• Link to Job Description – Link to the job description that you are going to post here so it’s easily accessible. Similar to the job title, it’s important here that you think outside the box and avoid the language, structure and behavior of larger companies. Your job description should focus on the roles and responsibilities listed above. You want to treat your ideal candidate profile just like your ICP. You only need to market to the people who share your worldview and will be attracted to your stage and risk profile. If you see an opportunity when you’re talking to investors, advisors, potential customers, etc, share this job description early and often.
  • Estimated Hiring Date – This can be loosely aspirational for roles you don’t need right now. As the seams start to break, this should turn into a real deadline. However, don’t force it. Take the time to hire the right person (more on that below!).
  • Triggers for Hiring – What’s going right or wrong in your world that will cause you to make hiring this role a priority? Maybe you have too many or too few leads. Maybe another employee left. Be as specific as possible about what that looks like, and try to avoid just saying “more funding.” Hires should be made based on business needs. When you’ve decided you need someone, you’ll figure out a way to hire them regardless of funding.
  • Ideal Location – Where will this person work from and what location would provide the most value back to the business?
  • Estimated Salary – What will this person’s salary be? Think about what you have the budget for. Don’t forget about equity considerations. Glassdoor, Linkedin, and AngelList can all give you information about the market rates for the positions you’re hiring for.
  • Candidate(s) – The best practice here is to build a pipeline or a bench of people you like well before you need them. Ideally, you’re filling out this column for every role as soon as you decide it’s a role you’ll need. If you’re looking at roles in this document for the first time in six months, and you have some that have no candidates listed, that’s a problem. Spend about 5-10% of your time having casual conversations and letting people know what roles you’ll eventually need filled. Creating this word of mouth will get you in front of the right candidates.

Hire Slow, and Fire Fast

Once you have the whole system running well, two of the biggest mistakes to be mindful of are: 

  1. Getting too far ahead without having the right people; and
  2. Disrupting the entire system by bringing on the wrong person. 

There will most likely be a time in the future where your pipeline might be in danger of falling apart because of a resource bottleneck. Some companies may have a knee-jerk reaction to that and just hire someone to help.

One of our favorite things to say at GrowthX is “Hire slow and fire fast.” Unfortunately, startups tend to do the exact opposite. They’ll identify the need for a head of sales, whip together a job description, interview candidates and hire someone within 30 days. That’s not a long time when you think about the hiring process or how valuable and impactful a role you are hiring for.

You have to write a job description, share it with people, review resumes, schedule interviews and make a decision. Even sixty days is not a lot of time to do that.

At the early stages of your business, it’s extremely important to find the right person who can run with your plan, fit in with your team and add value.

You may get lucky but more often than not it takes a while to find them.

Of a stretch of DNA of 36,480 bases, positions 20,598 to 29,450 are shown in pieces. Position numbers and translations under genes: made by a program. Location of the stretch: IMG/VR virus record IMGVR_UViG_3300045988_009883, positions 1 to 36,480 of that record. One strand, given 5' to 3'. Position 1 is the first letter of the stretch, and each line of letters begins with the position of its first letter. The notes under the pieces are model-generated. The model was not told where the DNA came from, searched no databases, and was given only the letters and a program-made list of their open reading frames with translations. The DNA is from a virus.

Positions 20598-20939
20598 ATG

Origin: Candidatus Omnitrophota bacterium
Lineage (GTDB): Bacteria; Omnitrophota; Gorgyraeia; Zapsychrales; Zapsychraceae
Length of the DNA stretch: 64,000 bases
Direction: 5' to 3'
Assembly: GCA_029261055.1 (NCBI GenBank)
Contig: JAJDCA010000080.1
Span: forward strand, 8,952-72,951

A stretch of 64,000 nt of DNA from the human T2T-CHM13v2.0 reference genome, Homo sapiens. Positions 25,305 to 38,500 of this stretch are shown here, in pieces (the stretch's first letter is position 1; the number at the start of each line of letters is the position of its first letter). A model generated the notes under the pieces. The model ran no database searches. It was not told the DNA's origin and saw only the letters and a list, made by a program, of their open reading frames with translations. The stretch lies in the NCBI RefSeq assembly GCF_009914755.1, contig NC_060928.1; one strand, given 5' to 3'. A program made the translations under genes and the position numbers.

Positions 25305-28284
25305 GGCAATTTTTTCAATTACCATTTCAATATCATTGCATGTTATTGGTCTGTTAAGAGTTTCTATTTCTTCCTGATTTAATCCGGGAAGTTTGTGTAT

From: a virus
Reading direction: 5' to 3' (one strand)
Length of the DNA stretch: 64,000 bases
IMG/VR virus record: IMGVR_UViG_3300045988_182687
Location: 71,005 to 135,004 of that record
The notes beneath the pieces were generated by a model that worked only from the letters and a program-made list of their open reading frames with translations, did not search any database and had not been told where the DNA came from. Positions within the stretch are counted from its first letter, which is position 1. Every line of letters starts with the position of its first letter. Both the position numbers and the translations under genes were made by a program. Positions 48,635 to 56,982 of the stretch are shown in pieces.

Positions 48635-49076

Hiring is just like selling. Market to a smaller audience, not a bigger one (think about an Ideal Hiring Profile). Get out of that traditional hiring template you have in your head.

If you use the typical cut-and-paste job description, you’re going to attract the wrong people. Once you’ve hired someone, you won’t 100% know if you have the right person until they start doing the job.

Hiring is all gut instinct, so it’s better to provide as much information as possible up front in the job description. Don’t be afraid to write things that would disqualify people from your job post.

The more general you are, the more of a general audience you’re going to attract and that will dilute the quality of candidates that jump into your pool making weaker candidates appear stronger than they really are.

Building a community of people and a bench of talent is what’s going to keep you out of trouble. The more you can be honest with people about where your company is, where the gaps are and where you need help, the more you’re going to get helpful feedback instead of people just looking for the next job. 

Don’t sell; seek fit. Equally true when selling and hiring! Click to Tweet

Full-Time, Part-Time, or Outsourced

We’ve also found that hiring comes in all shapes and sizes in today’s economy. As you build out your roles, it’s important to seriously evaluate if you’re hiring a full-time role, a part-time role or something that can be outsourced altogether.

There are amazing tools and agencies out there for almost every single role, from lead generation to cold calling to web development. Sometimes it makes no sense from a financial and time perspective to hire for roles like this.

Outsourcing at first can help you validate if there’s enough pull from the market for you to hire a full-time employee. It can also be a cost effective way for you to build out processes before paying an FTE to do the learning for you. This might be a higher cost in the short term, but it can save you from much more expensive, long-term and mentally painful mistakes.

And that’s it! In the next and final post, we’ll review everything from the #gxmxp Series and share closing insights that we’ve learned from helping hundreds of companies successfully navigate through the MXP on their journey towards the truth.